Accutane is a medication prescribed to people for the treatment of severe acne. It is usually used for cases of nodular acne, which is characterized by the formation of large, hard bumps caused by excess oil production deep within the skin.
Oil glands that attach to hair follicles in the skin produce oil that normally travels up the follicle to lubricate the skin. When excess oil is produced, the oil may not make it up the follicle and may form a lump deep beneath the skin. This is exacerbated by an accumulation of dead skin cells inside the follicle. Bacteria buildup contributes to the formation of nodular acne as well. The hard lumps cannot be popped like normal pimples, and attempts to pop them can lead to scarring. Nodular acne tends to be painful.
Oil production is the skin is generally thought to be precipitating by hormones. This is why acne is common among teens, pregnant women and women just before their periods; hormones are fluctuating at these times. However, a consistent hormonal imbalance or hereditary factor can lead to persistent acne.
Nodular acne is particularly stubborn and often doesn't respond to regular treatments like topical creams or antibiotics. These, of course, should be tried before more aggressive and expensive treatments are considered. Many turn to Accutane for treatment because, according to WebMD.com, it has an 80% success rate. A round of treatment with the drug is usually 3-6 months. It is important to understand the many risks associated with Accutane. Its array of severe side effects make it a last resort treatment.
Accutane Side Effects
When reading a list of side effects for this medication, you might not believe it is an acne medication derived from vitamin A. The following is a partial list of side effects associated with the drug.
Severe Skin Reaction
Severe Back Pain (particularly among pediatric patients)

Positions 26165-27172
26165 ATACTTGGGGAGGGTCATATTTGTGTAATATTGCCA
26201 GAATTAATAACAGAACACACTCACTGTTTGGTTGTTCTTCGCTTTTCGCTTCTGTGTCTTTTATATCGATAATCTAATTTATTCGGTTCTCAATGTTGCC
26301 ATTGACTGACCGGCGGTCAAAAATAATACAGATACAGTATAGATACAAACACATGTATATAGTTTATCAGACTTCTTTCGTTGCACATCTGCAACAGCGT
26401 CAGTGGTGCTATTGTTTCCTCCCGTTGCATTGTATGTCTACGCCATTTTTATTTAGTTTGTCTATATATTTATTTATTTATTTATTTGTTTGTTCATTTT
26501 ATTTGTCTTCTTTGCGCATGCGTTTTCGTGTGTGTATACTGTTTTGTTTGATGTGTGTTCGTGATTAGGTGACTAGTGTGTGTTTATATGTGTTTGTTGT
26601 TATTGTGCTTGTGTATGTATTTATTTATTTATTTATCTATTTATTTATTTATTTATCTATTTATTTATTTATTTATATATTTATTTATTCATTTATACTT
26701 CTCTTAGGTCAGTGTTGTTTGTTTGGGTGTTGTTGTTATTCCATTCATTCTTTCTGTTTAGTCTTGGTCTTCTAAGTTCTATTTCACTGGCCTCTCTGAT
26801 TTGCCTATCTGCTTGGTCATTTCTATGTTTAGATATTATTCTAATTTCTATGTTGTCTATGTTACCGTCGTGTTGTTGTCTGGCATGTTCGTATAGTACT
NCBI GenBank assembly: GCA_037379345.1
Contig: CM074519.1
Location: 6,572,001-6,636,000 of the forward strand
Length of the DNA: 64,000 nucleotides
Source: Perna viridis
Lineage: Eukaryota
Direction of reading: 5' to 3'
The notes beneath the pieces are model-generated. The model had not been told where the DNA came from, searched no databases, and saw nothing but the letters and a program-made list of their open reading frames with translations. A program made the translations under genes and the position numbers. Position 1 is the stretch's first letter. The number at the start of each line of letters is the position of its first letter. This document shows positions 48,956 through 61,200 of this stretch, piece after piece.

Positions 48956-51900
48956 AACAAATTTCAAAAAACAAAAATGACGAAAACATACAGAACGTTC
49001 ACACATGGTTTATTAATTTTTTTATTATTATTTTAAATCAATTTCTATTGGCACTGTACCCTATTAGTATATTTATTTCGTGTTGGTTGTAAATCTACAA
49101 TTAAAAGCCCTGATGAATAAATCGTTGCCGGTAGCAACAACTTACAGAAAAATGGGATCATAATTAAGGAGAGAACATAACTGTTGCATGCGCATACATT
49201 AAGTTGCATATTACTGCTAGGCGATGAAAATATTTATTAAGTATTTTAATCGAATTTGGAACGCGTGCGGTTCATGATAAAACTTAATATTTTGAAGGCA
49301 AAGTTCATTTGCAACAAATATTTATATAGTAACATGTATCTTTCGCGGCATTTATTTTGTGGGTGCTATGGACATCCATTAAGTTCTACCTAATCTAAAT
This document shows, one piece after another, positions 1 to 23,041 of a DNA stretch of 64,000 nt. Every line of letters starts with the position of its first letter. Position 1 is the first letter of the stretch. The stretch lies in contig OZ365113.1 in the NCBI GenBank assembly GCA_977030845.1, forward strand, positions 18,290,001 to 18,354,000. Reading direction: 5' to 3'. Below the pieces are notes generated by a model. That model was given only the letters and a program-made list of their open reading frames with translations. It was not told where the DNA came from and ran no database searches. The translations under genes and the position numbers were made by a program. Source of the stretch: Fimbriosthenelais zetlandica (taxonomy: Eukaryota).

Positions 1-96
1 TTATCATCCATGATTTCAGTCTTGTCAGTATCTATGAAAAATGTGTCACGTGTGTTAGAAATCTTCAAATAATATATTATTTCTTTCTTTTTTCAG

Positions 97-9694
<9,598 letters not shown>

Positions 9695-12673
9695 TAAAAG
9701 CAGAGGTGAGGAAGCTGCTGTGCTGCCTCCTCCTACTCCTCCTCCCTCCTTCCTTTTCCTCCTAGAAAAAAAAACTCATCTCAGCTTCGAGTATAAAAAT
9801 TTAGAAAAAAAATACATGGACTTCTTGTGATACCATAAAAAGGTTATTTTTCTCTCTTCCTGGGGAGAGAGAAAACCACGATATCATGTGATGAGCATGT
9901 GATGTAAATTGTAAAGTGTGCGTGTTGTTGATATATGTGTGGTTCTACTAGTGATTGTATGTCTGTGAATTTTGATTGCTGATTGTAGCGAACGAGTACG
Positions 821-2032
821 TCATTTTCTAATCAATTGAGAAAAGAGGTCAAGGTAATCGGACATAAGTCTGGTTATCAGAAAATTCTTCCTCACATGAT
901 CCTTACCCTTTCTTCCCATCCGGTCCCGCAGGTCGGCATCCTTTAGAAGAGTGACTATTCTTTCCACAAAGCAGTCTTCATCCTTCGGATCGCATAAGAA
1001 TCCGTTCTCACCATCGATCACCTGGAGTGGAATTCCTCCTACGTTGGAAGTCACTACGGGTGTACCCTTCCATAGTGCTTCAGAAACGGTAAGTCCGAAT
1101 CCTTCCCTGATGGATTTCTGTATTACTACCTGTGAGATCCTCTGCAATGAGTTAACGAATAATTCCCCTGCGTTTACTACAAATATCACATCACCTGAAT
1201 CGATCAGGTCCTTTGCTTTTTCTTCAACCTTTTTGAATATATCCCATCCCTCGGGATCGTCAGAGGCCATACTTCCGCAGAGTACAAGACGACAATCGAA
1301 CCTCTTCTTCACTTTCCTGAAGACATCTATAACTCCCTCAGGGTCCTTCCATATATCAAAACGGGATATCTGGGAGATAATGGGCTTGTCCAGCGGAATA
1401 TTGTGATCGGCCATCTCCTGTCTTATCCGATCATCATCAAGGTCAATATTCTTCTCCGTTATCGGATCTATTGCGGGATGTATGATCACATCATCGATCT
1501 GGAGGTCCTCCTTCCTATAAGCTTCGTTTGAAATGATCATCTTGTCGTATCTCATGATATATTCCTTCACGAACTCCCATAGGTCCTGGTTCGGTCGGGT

Severe Birth Defects if Pregnant
Birth defects associated with the drug are prevalent enough that female patients must pledge to use two different forms of birth control while taking it.
For more side effects and contraindications, see http://www.rxlist.com/accutane-drug/warnings-precautions.htm.
Why would anyone risk these things for clear skin? It is important to recognize that acne can be painful emotionally as well as physically. For some people, the distress of persistent acne can be sufficient to warrant such risks. However, there are other treatments that should be tried first. Again, this drug should only be a last resort.
When nodular acne flares up, you can opt to receive "acne surgery," which consists of draining the nodules. This procedure can help prevent recurrent flares, as the bumps often reoccur in the same location. Many insurance companies cover this procedure.
Another option is an anti-inflammatory injection, which generally shrinks the nodule down within 5 days. This likely prevents any type of scarring. Insurance may cover this treatment as well.
Photodynamic therapy (PTD) is a new treatment for severe acne as well as superficial skin cancer. It is a form of light therapy that destroys bacteria that may cause inflammatory acne. PTD is a non-invasive treatment and may be covered by insurance. According to Cancer.org, it has no long-term risks and may be safely repeated a number of times. It can be used to precisely target acne sites. See customer reviews for this form of treatment at http://www.realself.com/Photodynamic-Therapy/reviews.
Whether or not to assume the risks of Accutane is a personal decision that should be based on a firm understanding of those risks. Every alternative should be tried before resorting to this medication.